As one of the biggest names in 1950s rock’n’roll, headliner Tommy Steele was bound to bring in the crowds at Bill Kenwright’s ‘The Glenn Miller Story’ at The Winter Gardens’ Opera House.
But while the 78-year-old star captures perfectly the all-important musical performances, his portrayal of the world famous swing musician left something to be desired.
The show follows the life of Glenn Miller, from his early days as a struggling newcomer to his later success as a bandleader, musician and composer.
After some initial cringing brought on by a rocky start and Steele’s American accent wears off, the audience is drawn in to a explosive night of big band and swing music that practically begs them to get up and dance.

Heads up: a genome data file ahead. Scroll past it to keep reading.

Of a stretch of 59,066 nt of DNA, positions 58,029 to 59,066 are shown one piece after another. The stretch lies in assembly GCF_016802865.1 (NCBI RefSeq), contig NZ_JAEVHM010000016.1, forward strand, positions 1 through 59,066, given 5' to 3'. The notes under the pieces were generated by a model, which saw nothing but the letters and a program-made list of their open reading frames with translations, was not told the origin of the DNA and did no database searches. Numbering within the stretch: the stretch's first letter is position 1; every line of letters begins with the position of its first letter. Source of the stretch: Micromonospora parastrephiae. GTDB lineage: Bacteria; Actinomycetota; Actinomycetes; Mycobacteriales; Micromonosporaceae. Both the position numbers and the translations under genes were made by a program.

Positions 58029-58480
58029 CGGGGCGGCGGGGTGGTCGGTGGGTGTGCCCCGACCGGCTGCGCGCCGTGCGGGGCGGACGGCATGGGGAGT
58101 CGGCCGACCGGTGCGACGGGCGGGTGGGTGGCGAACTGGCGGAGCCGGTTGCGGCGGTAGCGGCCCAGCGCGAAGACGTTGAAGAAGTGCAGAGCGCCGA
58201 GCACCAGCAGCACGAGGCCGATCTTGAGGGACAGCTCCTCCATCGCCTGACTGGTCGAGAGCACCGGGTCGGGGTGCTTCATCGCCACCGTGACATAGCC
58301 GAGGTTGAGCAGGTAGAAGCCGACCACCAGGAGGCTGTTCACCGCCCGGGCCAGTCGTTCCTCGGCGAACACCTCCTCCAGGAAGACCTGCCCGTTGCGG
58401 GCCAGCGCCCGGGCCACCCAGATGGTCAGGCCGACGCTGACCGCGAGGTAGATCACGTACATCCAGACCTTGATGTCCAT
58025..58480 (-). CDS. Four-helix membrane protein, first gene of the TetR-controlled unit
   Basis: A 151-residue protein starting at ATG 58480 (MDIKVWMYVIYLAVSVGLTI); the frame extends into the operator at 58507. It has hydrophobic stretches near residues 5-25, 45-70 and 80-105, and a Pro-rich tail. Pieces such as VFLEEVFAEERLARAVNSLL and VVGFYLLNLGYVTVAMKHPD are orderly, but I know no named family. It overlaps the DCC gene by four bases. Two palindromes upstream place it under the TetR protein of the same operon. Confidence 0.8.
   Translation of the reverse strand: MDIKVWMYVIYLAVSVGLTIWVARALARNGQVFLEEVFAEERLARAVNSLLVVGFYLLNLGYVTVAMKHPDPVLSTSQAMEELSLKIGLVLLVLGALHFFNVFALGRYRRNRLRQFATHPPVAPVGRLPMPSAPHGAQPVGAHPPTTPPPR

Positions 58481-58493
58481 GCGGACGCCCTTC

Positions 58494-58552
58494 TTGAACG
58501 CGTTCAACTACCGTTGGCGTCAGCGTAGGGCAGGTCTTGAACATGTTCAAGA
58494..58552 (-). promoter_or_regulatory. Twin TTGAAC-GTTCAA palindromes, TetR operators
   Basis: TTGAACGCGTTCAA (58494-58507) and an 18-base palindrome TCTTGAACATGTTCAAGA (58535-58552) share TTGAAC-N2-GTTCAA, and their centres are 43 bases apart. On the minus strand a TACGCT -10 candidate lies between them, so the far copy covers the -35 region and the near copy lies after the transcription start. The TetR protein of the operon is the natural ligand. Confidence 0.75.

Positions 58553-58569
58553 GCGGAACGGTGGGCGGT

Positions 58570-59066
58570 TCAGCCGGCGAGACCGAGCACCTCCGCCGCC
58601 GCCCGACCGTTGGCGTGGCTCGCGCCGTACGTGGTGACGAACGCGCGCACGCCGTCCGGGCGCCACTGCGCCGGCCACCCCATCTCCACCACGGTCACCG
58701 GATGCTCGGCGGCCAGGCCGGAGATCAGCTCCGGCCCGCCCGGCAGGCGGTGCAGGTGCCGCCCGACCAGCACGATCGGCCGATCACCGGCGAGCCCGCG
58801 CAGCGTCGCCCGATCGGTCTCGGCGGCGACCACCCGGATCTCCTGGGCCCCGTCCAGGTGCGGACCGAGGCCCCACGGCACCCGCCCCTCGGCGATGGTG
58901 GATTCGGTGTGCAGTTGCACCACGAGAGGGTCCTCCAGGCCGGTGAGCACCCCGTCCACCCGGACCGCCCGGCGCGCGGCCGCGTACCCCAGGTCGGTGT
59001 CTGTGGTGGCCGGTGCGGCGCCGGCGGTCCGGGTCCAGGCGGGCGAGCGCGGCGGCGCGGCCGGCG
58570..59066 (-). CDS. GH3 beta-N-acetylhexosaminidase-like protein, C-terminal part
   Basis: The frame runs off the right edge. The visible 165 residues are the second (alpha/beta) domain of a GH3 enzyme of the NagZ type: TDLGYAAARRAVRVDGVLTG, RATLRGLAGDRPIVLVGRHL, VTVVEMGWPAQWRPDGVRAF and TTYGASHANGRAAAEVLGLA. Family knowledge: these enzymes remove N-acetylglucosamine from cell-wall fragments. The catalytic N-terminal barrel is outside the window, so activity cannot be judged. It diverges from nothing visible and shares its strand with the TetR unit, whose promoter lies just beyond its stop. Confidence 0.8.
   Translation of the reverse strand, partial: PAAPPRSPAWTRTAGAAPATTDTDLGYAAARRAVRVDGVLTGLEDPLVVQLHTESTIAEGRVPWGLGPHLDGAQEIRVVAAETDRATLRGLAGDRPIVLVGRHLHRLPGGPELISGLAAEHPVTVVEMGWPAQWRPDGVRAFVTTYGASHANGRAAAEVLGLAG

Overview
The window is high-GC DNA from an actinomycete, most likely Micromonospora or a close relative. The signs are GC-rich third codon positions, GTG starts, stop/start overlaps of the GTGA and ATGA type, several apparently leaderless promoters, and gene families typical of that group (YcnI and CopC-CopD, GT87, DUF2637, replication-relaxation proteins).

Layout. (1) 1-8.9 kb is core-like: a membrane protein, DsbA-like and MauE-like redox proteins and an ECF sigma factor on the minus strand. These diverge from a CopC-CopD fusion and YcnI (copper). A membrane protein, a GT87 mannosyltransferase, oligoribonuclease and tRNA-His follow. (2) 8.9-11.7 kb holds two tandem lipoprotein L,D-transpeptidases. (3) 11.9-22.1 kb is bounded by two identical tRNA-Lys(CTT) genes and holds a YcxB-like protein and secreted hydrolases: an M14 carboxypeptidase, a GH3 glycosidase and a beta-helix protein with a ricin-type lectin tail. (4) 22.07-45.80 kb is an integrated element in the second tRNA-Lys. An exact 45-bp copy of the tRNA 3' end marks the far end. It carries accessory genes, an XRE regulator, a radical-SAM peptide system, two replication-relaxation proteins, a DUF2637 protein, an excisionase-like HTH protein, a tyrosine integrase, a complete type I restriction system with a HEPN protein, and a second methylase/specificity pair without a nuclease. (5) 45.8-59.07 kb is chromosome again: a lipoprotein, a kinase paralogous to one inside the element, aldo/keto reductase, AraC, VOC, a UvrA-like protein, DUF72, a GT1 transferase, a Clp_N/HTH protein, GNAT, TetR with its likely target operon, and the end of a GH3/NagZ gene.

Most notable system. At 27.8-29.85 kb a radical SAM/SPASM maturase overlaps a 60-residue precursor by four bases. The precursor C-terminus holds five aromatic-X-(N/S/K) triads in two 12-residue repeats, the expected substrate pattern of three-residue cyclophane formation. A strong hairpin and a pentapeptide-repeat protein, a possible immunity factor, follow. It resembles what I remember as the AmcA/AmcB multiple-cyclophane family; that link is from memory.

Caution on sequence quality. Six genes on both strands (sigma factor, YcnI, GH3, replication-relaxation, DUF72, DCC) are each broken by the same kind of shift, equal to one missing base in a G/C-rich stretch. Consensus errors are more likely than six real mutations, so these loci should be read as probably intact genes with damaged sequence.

Steele’s star quality shines through as he takes centre stage while saxophones blare in the background. Even the staunchest of doubters will find themselves thinking – “He’s still got it!”
But it is Sarah Seoteart – a feisty Helen Burger – who is the real star of the show.
She belts show-stopping tunes (Zing!Went the Strings of My Heart, Moonlight Serenade) in traditional Miller fashion, and even boasts a convincing American accent – a rare gift in this conspicuously British production.
Her romance with Miller isn’t quite so convincing.
The supporting cast deserves a special mention, as they twirl, tapdance and lindyhop their way through exhausting routines with the sort of sunny-faced enthusiasm you’d expect.
This boundless energy contributes to the highlight of the show, as they play young soldiers boldly swinging to Miller’s most famous wartime tune, In The Mood, while bombers shriek overhead.
It’s the ultimate tribute to Glenn Miller: a glorious, wordless portrayal of how one man’s music brought hope to a hopeless generation.
For the first time, I believed I was watching Glenn Miller and not simply Tommy Steele.
For swing lovers, ‘The Glenn Miller Story’ is a musical treat - one that no die-hard Tommy Steele fan is likely to miss.